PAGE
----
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Tuesday, 3 December 2002
Page: 7034


Senator PATTERSON (Minister for Health and Ageing) (5:52 PM) —I would like to respond—and I know that people may be getting a little indignant in this debate. In 1989 a family law bill took four days to pass through the Senate. Senator Durack was taking it through on behalf of the opposition and Senator Tate was taking it through on behalf of the government. This is a bit of a history lesson for people who have not been here as long as I have. It took a very long time for that bill to go through and, as a result, in a spirit of cooperation we set up the Senate committee system which then transmogrified into Senate legislation committees. They were joint committees in the beginning, I think, and then they split—somebody is frowning. I cannot remember the exact details, but we ended up with Senate legislation committees.

The purpose of those committees was that people who had a keen interest in a bill could go to the hearings, put questions on notice to the various groups and encourage other groups to come. The Senate used to sit on a Friday, and we changed so that we could have these committees. Then they grew and people travelled around the countryside. But the purpose of them was to have in-depth debates where technical questions could be asked of ministers with time for officers to get detailed answers. I have just checked with the chairman of that committee, and there are some senators here who have asked an inordinate number of questions who did not put questions on notice for that committee and who did not appear at committee hearings. They now come into this chamber and prolong the debate.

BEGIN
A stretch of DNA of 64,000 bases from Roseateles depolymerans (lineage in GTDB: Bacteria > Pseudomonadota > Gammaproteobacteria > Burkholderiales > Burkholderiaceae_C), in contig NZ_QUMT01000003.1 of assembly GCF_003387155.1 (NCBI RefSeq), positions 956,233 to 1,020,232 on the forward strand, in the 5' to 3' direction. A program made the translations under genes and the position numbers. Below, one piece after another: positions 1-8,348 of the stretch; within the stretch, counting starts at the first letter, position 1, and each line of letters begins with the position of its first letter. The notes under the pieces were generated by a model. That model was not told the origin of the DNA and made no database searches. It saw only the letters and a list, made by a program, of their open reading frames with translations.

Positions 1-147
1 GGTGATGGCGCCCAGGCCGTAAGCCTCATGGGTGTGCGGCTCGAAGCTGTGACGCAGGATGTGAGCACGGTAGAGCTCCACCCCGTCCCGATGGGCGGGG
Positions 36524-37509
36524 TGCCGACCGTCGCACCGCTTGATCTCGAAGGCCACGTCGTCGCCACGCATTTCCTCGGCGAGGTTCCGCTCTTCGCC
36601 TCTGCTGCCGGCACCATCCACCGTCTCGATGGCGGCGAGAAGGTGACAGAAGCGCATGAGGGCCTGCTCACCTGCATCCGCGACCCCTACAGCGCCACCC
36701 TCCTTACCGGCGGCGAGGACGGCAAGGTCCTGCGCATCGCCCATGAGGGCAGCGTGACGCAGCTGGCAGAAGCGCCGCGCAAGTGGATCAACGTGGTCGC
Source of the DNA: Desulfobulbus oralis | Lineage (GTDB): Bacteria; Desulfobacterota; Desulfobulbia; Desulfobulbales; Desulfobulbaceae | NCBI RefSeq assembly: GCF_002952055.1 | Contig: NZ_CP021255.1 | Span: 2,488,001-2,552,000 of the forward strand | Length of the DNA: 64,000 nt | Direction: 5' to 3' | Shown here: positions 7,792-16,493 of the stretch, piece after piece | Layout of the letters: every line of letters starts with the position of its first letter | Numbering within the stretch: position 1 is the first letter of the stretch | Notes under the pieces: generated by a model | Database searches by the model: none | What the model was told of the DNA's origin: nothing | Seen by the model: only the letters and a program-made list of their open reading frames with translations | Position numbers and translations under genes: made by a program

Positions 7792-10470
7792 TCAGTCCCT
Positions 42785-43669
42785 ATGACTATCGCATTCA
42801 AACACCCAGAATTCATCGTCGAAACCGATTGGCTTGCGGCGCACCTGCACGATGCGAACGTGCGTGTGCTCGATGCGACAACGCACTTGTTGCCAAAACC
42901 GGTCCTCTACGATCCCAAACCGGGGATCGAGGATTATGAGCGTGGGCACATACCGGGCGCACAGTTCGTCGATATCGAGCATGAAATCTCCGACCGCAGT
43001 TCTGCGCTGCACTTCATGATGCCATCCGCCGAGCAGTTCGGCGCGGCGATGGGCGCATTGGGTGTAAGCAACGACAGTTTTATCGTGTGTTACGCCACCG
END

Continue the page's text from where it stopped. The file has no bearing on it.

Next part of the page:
I want to put it on the public record that we had five committee hearings and there are some senators who are getting indignant now who failed to take the opportunity, which those committees were set up for, to go through issues in detail and to get considered responses. We did not necessarily have all the officers available, but questions could have been put on notice at the committee hearings and could have been answered. That is the proper way to approach a bill—to participate in the whole process, not the end stage of it. I just remind senators who are prolonging this debate that there was an opportunity to have these very detailed technical questions answered then. I have made my comments. They may not satisfy Senator Murphy, but I will be voting against his amendment.